Quantum researchers at the University of Bristol have dramatically reduced the time to simulate an optical quantum computer, with a speedup of around one billion over previous approaches.
Quantum computers promise exponential speedups for certain problems, with potential applications in areas from drug discovery to new materials for batteries. But quantum computing is still in its early stages, so these are long-term goals. Nevertheless, there are exciting intermediate milestones on the journey to building a useful device. One currently receiving a lot of attention is "quantum advantage", where a quantum computer performs a task beyond the capabilities of even the world's most powerful supercomputers.
Experimental work from the University of Science and Technology of China (USTC) was the first to claim quantum advantage using photons - particles of light, in a protocol called "Gaussian Boson Sampling" (GBS). Their paper claimed that the experiment, performed in 200 seconds, would take 600 million years to simulate on the world's largest supercomputer.
Taking up the challenge, a team at the University of Bristol's Quantum Engineering Technology Labs (QET Labs), in collaboration with researchers at Imperial College London and Hewlett Packard Enterprise, have reduced this simulation time down to just a few months, a speedup factor of around one billion.
Their paper "The boundary for quantum advantage in Gaussian boson sampling", published today in the journal Science Advances, comes at a time when other experimental approaches claiming quantum advantage, such as from the quantum computing team at Google, are also leading to improved classical algorithms for simulating these experiments.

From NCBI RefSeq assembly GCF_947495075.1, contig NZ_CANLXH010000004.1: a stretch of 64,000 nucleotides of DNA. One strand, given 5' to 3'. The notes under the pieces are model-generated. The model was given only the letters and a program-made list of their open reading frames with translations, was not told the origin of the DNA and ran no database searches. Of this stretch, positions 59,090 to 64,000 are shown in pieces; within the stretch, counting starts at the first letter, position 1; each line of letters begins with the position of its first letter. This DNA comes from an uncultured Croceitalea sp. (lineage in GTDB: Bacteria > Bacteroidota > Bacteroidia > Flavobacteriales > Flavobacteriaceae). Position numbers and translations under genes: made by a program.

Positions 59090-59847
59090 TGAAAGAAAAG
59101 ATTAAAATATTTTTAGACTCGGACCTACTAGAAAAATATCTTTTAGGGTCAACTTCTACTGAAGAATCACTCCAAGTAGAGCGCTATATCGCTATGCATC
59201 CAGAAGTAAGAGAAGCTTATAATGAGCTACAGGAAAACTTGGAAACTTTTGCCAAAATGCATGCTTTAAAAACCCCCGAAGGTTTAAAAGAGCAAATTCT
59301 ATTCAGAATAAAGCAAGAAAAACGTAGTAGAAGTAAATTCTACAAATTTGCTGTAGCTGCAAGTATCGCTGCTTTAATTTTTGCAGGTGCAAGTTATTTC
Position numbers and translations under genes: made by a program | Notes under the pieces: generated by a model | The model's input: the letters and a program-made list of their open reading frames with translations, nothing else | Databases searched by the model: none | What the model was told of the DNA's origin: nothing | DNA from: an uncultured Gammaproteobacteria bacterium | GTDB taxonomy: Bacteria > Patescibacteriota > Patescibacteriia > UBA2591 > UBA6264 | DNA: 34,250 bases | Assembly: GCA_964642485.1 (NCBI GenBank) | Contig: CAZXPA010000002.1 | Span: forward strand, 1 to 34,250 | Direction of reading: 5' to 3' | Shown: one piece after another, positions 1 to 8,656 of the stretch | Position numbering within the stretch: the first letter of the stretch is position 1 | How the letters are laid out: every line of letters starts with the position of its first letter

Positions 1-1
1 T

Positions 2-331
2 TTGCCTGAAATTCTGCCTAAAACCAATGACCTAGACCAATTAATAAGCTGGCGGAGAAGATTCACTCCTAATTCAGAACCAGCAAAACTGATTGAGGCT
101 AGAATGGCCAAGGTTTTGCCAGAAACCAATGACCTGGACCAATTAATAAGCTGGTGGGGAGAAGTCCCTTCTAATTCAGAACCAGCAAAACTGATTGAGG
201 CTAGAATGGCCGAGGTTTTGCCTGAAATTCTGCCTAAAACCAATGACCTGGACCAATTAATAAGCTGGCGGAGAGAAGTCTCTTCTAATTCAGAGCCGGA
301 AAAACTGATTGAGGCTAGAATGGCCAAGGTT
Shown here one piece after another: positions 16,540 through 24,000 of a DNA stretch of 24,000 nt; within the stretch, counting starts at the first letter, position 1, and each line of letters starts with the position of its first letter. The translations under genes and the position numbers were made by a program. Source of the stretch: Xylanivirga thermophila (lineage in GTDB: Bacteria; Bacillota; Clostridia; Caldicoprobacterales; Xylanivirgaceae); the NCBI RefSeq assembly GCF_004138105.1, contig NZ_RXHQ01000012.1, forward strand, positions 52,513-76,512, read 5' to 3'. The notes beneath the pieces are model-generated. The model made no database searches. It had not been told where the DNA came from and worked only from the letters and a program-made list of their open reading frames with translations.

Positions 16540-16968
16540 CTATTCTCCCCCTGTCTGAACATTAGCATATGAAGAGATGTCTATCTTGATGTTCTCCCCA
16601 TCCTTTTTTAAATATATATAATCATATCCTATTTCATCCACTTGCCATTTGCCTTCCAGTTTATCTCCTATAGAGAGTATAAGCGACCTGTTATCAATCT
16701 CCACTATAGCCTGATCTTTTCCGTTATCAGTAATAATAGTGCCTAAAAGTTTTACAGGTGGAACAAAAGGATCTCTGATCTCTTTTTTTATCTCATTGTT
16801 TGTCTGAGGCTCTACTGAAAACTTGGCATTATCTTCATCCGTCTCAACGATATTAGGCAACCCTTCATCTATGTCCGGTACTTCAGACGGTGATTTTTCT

Joint first author Jake Bulmer, PhD student in QET Labs, said: "There is an exciting race going on where, on one side, researchers are trying to build increasingly complex quantum computing systems which they claim cannot be simulated by conventional computers. At the same time, researchers like us are improving simulation methods so we can simulate these supposedly impossible to simulate machines!"
"As researchers develop larger scale experiments, they will look to make claims of quantum advantage relative to classical simulations. Our results will provide an essential point of comparison by which to establish the computational power of future GBS experiments," said joint first author, Bryn Bell, Marie Curie Research Fellow at Imperial College London, now Senior Quantum Engineer at Oxford Quantum Circuits.
The team's methods do not exploit any errors in the experiment and so one next step for the research is to combine their new methods with techniques that exploit the imperfections of the real-world experiment. This would further speed up simulation time and build a greater understanding of which areas require improvements.
"These quantum advantage experiments represent a tremendous achievement of physics and engineering. As a researcher, it is exciting to contribute to the understanding of where the computational complexity of these experiments arises. We were surprised by the magnitude of the improvements we achieved – it is not often that you can claim to find a one-billion-fold improvement!" said Jake Bulmer.
Anthony Laing, co-Director of QET Labs and an author on the work, said: "As we develop more sophisticated quantum computing technologies, this type of work is vital. It helps us understand the bar we must get over before we can begin to solve problems in clean energy and healthcare that affect us all. The work is a great example of teamwork and collaboration among researchers in the UK Quantum Computing and Simulation Hub and Hewlett Packard Enterprise."